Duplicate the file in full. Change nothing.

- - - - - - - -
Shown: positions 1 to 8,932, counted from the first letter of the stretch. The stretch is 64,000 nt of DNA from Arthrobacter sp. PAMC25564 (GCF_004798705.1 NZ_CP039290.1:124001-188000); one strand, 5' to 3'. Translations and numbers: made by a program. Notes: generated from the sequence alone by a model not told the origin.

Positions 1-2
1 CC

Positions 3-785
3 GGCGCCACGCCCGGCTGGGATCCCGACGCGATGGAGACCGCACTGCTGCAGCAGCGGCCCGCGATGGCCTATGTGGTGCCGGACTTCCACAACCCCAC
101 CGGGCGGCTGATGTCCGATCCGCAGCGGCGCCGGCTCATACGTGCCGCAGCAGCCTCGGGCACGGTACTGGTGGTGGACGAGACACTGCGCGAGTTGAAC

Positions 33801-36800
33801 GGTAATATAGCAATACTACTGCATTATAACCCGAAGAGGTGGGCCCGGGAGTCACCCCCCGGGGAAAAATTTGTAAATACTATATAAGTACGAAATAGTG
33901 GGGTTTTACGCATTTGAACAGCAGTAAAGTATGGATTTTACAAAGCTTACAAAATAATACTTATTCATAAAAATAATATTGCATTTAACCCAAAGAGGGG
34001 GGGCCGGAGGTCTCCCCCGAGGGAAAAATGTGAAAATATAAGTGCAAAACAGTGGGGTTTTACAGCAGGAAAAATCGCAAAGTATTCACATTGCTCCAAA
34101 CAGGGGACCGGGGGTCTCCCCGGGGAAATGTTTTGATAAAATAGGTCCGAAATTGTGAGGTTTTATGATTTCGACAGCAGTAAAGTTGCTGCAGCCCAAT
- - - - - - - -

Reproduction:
Shown: positions 1 to 8,932, counted from the first letter of the stretch. The stretch is 64,000 nt of DNA from Arthrobacter sp. PAMC25564 (GCF_004798705.1 NZ_CP039290.1:124001-188000); one strand, 5' to 3'. Translations and numbers: made by a program. Notes: generated from the sequence alone by a model not told the origin.

Positions 1-2
1 CC

Positions 3-785
3 GGCGCCACGCCCGGCTGGGATCCCGACGCGATGGAGACCGCACTGCTGCAGCAGCGGCCCGCGATGGCCTATGTGGTGCCGGACTTCCACAACCCCAC
101 CGGGCGGCTGATGTCCGATCCGCAGCGGCGCCGGCTCATACGTGCCGCAGCAGCCTCGGGCACGGTACTGGTGGTGGACGAGACACTGCGCGAGTTGAAC

Positions 33801-36800
33801 GGTAATATAGCAATACTACTGCATTATAACCCGAAGAGGTGGGCCCGGGAGTCACCCCCCGGGGAAAAATTTGTAAATACTATATAAGTACGAAATAGTG
33901 GGGTTTTACGCATTTGAACAGCAGTAAAGTATGGATTTTACAAAGCTTACAAAATAATACTTATTCATAAAAATAATATTGCATTTAACCCAAAGAGGGG
34001 GGGCCGGAGGTCTCCCCCGAGGGAAAAATGTGAAAATATAAGTGCAAAACAGTGGGGTTTTACAGCAGGAAAAATCGCAAAGTATTCACATTGCTCCAAA
34101 CAGGGGACCGGGGGTCTCCCCGGGGAAATGTTTTGATAAAATAGGTCCGAAATTGTGAGGTTTTATGATTTCGACAGCAGTAAAGTTGCTGCAGCCCAAT